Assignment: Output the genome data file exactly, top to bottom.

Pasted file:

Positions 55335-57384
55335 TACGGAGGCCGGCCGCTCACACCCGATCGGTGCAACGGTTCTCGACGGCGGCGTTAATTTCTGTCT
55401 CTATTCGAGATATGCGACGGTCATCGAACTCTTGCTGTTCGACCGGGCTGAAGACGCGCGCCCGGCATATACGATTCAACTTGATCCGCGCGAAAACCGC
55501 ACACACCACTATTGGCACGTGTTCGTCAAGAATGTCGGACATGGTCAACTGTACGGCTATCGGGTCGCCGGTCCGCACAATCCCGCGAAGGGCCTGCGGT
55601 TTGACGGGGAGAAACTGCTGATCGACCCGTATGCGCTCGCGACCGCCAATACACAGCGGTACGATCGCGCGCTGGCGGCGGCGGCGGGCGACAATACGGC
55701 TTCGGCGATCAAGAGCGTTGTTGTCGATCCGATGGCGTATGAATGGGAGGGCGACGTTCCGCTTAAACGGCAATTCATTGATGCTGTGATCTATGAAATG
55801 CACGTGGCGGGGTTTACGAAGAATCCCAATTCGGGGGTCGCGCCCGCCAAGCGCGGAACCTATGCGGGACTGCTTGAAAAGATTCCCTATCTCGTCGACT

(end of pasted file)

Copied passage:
Positions 55335-57384
55335 TACGGAGGCCGGCCGCTCACACCCGATCGGTGCAACGGTTCTCGACGGCGGCGTTAATTTCTGTCT
55401 CTATTCGAGATATGCGACGGTCATCGAACTCTTGCTGTTCGACCGGGCTGAAGACGCGCGCCCGGCATATACGATTCAACTTGATCCGCGCGAAAACCGC
55501 ACACACCACTATTGGCACGTGTTCGTCAAGAATGTCGGACATGGTCAACTGTACGGCTATCGGGTCGCCGGTCCGCACAATCCCGCGAAGGGCCTGCGGT
55601 TTGACGGGGAGAAACTGCTGATCGACCCGTATGCGCTCGCGACCGCCAATACACAGCGGTACGATCGCGCGCTGGCGGCGGCGGCGGGCGACAATACGGC
55701 TTCGGCGATCAAGAGCGTTGTTGTCGATCCGATGGCGTATGAATGGGAGGGCGACGTTCCGCTTAAACGGCAATTCATTGATGCTGTGATCTATGAAATG
55801 CACGTGGCGGGGTTTACGAAGAATCCCAATTCGGGGGTCGCGCCCGCCAAGCGCGGAACCTATGCGGGACTGCTTGAAAAGATTCCCTATCTCGTCGACT